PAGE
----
Based on a true story, the film follows Roslyn’s school system as it navigates a financial scandal that could destroy not only the school’s finances, but the reputations of its seemingly perfect staff.
“Bad Education” gives Hugh Jackman the opportunity to show off the biggest part of his on-screen persona – the relentless charm of a showman – in a way that other actors might turn into a snake-oil salesman, but that the Australian actor turns into a revealing, nuanced look into the effects of the public education system on those who work to help kids excel.
The allure of casting Jackman as Tassone preys on the film’s audience by luring them into a false sense of security with the performer that masks his character’s true intentions. There’s a sense of naturally rooting for Jackman that extends over to Tassone as audiences watch everyone in the world of the film faun over Tassone and place him on a pedestal.
Viewers who come into “Bad Education” without any history with the true story may be confused as to how things turned sideways for Roslyn. One Jackman smile and it all makes sense.
Even in moments where Tassone is forced to verbally confront others, Jackman’s measured approach comes across as genuine to the other characters in the scene and slightly underhanded to knowing viewers. It’s a deep, engaging performance that may well be one of the best in Jackman’s career.
While all eyes are rightfully on Jackman’s performance throughout, there’s an easy case to be made that Emmy and Oscar-winning actress Allison Janney’s scene-stealing turn as assistant superintendent Pam Gluckin deserved a full two-hour spotlight. Janney excels in roles that allow her to elongate naturally dry, sarcastic humor and her performance as Gluckin is a masterclass in facial expressions to convey contempt.
Ray Romano plays a convincingly dopey school board president, while “Blockers” star Geraldine Viswanathan showcases her potential to be a breakout star with another stellar performance as Rachel, a skeptical Roslyn journalism student encouraged by Tassone to dig deeper into her stories.
On the surface, “Bad Education” is a straightforward, simply shot and plainly directed film. But underneath the cosmetics are layers of subtle, nuanced critiques of elite East Coast ideologies and societal pressures to succeed at any cost.
Smartly, many of these themes are laid out in reverse where the audience sees the end results of actions before understanding what is happening in context and the cinematic subterfuge only truly reveals itself after the credits roll or on a subsequent viewing, where minor characters who didn’t seem important at first glance make sense in the aftermath.
If there’s a major flaw within “Bad Education,” it’s the journalistic strings that the film doesn’t tug on as events reveal themselves. Rachel’s investigation into the school’s finances stops dead in its tracks for large segments of the film despite being some of the most compelling from a plot perspective and a deeper look at Roslyn in the vein of the New York Magazine article by Robert Kolker this film was based on would make for a worthy, entertaining companion piece.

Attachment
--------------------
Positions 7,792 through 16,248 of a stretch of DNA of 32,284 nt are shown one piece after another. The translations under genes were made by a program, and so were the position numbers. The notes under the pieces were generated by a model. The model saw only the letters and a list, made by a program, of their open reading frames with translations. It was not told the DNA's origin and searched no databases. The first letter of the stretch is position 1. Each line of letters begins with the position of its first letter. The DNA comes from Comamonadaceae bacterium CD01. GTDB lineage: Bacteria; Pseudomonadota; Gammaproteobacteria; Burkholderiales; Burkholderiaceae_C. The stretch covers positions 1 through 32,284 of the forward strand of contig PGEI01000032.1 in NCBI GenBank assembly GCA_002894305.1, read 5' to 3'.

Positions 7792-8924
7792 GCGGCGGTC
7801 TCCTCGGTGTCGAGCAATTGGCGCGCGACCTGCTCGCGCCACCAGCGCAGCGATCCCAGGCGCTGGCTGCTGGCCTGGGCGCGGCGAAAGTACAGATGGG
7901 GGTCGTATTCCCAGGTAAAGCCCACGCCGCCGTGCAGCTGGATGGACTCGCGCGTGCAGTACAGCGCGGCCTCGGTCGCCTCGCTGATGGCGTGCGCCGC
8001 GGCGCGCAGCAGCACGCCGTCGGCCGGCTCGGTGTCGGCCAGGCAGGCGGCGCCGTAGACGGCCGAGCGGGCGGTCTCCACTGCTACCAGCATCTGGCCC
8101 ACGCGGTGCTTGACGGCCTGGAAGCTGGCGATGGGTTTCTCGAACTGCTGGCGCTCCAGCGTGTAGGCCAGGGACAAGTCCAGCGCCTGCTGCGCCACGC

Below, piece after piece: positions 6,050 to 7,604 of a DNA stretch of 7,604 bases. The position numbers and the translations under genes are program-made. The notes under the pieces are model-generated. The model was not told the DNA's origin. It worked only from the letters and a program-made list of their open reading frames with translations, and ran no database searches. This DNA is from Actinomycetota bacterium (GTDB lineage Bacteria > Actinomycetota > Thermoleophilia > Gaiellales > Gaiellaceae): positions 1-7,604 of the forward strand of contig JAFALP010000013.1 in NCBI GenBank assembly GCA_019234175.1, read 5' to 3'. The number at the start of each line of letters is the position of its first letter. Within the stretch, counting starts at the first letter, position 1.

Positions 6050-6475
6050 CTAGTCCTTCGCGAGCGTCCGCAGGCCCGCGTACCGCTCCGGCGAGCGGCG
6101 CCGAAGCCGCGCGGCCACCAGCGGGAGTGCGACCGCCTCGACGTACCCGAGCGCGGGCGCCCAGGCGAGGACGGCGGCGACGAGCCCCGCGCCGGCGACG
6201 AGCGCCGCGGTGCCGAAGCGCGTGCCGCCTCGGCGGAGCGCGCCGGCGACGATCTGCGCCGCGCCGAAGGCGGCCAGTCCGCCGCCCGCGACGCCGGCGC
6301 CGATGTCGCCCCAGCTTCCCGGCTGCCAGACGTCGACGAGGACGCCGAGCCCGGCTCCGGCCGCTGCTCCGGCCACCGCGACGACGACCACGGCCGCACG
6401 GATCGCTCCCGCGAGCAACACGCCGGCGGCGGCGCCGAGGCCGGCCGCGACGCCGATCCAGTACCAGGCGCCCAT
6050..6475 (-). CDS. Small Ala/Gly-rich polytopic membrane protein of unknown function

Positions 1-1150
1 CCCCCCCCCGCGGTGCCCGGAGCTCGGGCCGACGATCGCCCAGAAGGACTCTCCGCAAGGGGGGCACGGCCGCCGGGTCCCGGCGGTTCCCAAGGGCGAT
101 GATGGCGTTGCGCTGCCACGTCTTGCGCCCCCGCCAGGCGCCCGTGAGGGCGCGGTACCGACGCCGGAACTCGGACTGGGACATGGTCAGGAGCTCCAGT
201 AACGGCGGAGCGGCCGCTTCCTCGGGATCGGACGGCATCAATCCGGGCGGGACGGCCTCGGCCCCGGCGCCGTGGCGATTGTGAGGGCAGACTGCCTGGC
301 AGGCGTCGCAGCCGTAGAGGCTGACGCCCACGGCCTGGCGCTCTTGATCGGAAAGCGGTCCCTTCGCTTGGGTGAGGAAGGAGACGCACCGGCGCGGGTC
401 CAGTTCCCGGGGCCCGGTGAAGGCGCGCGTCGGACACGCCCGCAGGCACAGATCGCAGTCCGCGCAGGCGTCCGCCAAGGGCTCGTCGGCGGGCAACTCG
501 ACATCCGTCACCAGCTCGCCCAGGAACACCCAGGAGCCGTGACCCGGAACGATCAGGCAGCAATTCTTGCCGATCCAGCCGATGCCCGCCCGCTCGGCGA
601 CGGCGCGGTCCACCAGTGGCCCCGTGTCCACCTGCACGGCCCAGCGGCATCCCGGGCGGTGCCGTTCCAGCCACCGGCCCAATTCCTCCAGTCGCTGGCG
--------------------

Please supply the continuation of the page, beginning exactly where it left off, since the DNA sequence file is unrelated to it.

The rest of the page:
After debuting at last year’s Toronto International Film Festival, “Bad Education” was quickly purchased by HBO’s film division, which released Finley’s feature on the premium cable channel Saturday evening. It’s sure to be a major player at the Golden Globes and Emmys with acting nods for Jackman and Janney a certainty and “Bad Education” a contender for best miniseries or television film.
With a dynamic lead performance from Jackman and a terrific ensemble cast, “Bad Education” offers up a revealing, subtle glimpse inside the world of public school education on a country club budget and is well worth seeking out on HBO.
Grizzled fishermen singing old sea shanties is an unexpected, yet perfect way to set the mood for a fresh independent dark comedic noir mystery film from Amazon Studios.
A feature debut for the writing/directing team of Bridget Savage Cole and Danielle Krudy, “Blow The Man Down” is a striking, exceptionally crafted work of art that pulls in some of the best elements of “Fargo,” Agatha Christie novels and “Gilmore Girls” to create a unique take on the genre.
Set in a remote fishing town in Maine, “Blow The Man Down” follows sisters Priscilla and Mary Beth Connolly in the days following their mother’s funeral as a confrontation with a strange man leads the women down a path of murder and intrigue that entwines their close-knit community.
Newcomer Sophie Lowe brings a quiet, introspective presence to Priscilla – commonly known as Pris – and audiences can feel the wheels constantly churning in her head despite a lack of reaction by all outward appearances. There’s a sadness at the front of her performance that leaves Pris numb to the world around her that occasionally comes across as cold and callous, but Lowe softens the edges enough to ensure that this never feels to the point of being calculating.
“Homeland” star Morgan Saylor floats across the screen with reckless abandon, playing on Mary Beth’s impulsive nature to deliver a performance that draws viewers in without ever letting them get on Mary Beth’s side.
Lowe and Saylor have remarkable chemistry as sisters who double as identical opposites. Their reactions, although in contradiction with one another are perfectly in character and feel at times as if the same person is having two different reactions to one event. Mary Beth’s frantic emotions coalesce with Pris’s controlled demeanor to balance the sisters out as a rational unit.